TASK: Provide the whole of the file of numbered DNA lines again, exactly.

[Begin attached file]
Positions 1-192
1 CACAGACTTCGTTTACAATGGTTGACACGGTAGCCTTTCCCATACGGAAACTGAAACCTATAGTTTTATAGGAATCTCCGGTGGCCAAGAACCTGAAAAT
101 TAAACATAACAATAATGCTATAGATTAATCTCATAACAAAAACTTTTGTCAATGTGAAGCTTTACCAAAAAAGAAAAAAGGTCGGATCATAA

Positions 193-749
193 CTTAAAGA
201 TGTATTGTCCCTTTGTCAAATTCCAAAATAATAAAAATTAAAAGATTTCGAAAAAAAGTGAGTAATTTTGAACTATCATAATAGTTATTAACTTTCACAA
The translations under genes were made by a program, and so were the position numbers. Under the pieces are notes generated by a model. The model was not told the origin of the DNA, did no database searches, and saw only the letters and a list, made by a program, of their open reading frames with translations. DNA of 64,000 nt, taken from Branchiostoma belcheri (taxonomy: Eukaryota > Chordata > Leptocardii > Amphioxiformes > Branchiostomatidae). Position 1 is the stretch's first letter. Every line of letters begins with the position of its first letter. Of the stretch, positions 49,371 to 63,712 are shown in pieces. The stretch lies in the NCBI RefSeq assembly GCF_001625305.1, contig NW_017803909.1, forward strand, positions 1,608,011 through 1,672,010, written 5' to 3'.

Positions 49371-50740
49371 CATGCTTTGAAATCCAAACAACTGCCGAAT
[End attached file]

Positions 1-192
1 CACAGACTTCGTTTACAATGGTTGACACGGTAGCCTTTCCCATACGGAAACTGAAACCTATAGTTTTATAGGAATCTCCGGTGGCCAAGAACCTGAAAAT
101 TAAACATAACAATAATGCTATAGATTAATCTCATAACAAAAACTTTTGTCAATGTGAAGCTTTACCAAAAAAGAAAAAAGGTCGGATCATAA

Positions 193-749
193 CTTAAAGA
201 TGTATTGTCCCTTTGTCAAATTCCAAAATAATAAAAATTAAAAGATTTCGAAAAAAAGTGAGTAATTTTGAACTATCATAATAGTTATTAACTTTCACAA
The translations under genes were made by a program, and so were the position numbers. Under the pieces are notes generated by a model. The model was not told the origin of the DNA, did no database searches, and saw only the letters and a list, made by a program, of their open reading frames with translations. DNA of 64,000 nt, taken from Branchiostoma belcheri (taxonomy: Eukaryota > Chordata > Leptocardii > Amphioxiformes > Branchiostomatidae). Position 1 is the stretch's first letter. Every line of letters begins with the position of its first letter. Of the stretch, positions 49,371 to 63,712 are shown in pieces. The stretch lies in the NCBI RefSeq assembly GCF_001625305.1, contig NW_017803909.1, forward strand, positions 1,608,011 through 1,672,010, written 5' to 3'.

Positions 49371-50740
49371 CATGCTTTGAAATCCAAACAACTGCCGAAT